Thursday, May 28, 2009

Thoughts on Equality

Recently, the California Supreme Court upheld Proposition 8's ban on same sex marriage. Some people believe that since the majority of California citizens voted for Prop 8, then that makes it right. I don't see it that way, because the constitution protects an individual's basic rights under the equal protection and due process clauses, and that cannot be taken away by a vote.
If the Civil Rights Act of 1965 had been "put to a vote," instead of put into law, it too would have been voted down like Prop 8. The majority isn't always right and they shouldn't always rule.

Ted Olson, a conservative, and former Solicitor General for the Bush administration has filed a suit in California federal court seeking to overturn Prop 8. Read about it here: http://www.americablog.com/2009/05/bush-solicitor-general-ted-olson.html

How ironic that Prop 8's affirmation occurred on the same day President Obama nominated Sonia Sotomayor as the first Hispanic woman to serve on the U.S. Supreme Court. His decision is viewed as progressive. I'm glad he chose a woman, and someone who has an inspiring life story, growing up in a housing project in the Bronx, going on to Princeton University (graduating 2nd in her class) and then on to Yale Law School. Sotomayor graduated Summa Cum Lauda, and has more experience (almost 17 years) than any U.S. Supreme Court Justice nominated in the past 75 years. And yet many Republicans are kvetching (what else is new?) and questioning her intelligence and qualifications. She has said that as a Latina she brings a different perspective to the court. Some R's are calling her a racist over that remark. Glenn Beck refers to her as "that Hispanic chick lady" but that's not racist. I don't recall anyone questioning Samuel Alito's intelligence because he's a white male. I think the people calling her racist and questioning her intelligence are the racists. And the dimwits. Here's a great source for information about the Supreme Court http://www.scotusblog.com/wp/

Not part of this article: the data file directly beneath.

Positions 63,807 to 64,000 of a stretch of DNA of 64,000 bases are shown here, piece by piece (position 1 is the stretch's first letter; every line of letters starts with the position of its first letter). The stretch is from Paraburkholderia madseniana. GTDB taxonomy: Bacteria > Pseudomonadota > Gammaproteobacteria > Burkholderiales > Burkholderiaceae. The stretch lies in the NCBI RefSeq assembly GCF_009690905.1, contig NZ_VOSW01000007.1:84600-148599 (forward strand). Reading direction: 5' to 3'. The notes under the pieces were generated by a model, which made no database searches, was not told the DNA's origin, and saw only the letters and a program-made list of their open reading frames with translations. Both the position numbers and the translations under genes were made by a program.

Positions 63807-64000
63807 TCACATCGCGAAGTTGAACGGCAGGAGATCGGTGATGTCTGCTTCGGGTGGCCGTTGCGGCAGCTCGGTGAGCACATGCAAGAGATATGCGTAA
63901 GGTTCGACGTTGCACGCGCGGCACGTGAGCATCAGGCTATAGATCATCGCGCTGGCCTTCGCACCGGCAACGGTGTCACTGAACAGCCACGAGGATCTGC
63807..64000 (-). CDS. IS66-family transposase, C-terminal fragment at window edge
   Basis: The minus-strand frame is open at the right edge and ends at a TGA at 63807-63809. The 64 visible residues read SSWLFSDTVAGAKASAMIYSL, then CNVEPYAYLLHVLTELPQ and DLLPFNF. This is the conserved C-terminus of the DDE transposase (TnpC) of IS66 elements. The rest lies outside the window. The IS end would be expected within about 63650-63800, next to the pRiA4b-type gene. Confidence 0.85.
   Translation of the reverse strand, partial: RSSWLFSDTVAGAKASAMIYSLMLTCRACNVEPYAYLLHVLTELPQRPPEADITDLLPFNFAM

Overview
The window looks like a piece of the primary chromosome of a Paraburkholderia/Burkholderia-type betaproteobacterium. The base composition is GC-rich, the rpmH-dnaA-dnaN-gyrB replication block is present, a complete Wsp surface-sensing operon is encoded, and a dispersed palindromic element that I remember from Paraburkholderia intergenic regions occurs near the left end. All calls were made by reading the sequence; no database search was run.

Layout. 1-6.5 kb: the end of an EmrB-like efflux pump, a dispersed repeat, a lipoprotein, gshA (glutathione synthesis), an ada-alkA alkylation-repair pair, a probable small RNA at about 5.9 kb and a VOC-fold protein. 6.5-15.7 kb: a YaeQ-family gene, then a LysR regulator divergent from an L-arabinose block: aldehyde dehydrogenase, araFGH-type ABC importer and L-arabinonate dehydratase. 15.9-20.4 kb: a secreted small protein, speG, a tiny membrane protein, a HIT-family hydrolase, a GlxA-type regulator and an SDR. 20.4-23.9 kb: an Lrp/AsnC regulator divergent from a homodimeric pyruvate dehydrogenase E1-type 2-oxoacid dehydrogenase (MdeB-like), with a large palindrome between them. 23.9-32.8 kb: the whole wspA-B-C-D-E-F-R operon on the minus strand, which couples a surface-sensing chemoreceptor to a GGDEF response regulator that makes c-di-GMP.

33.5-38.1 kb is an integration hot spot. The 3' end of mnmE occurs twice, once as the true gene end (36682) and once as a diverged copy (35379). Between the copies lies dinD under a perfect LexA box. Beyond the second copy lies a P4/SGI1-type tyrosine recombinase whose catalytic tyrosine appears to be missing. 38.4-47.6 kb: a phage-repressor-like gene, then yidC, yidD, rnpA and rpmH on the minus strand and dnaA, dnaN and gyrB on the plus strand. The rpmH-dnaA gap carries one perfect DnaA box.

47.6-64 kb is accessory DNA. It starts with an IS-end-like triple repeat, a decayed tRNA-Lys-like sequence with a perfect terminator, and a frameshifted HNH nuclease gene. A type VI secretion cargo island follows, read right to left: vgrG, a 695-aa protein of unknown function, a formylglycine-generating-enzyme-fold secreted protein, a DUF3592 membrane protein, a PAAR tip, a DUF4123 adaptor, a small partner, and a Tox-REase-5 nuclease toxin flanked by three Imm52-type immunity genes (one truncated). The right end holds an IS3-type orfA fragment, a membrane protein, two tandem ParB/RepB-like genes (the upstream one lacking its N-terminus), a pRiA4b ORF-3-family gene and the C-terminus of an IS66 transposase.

So we have our first African-American President and our first Latina heading to the U.S. Supreme Court and this moves us light years towards equality. Finally. But we are taking a step backward regarding gay rights and individual rights as humans (Prop 8, "Don't Ask Don't Tell" in our military). Separate is not equal. And the racist reaction from the Right to Sotomayor's nomination tells me that women and Hispanics are still not viewed as equal to the white males who are accustomed to running America.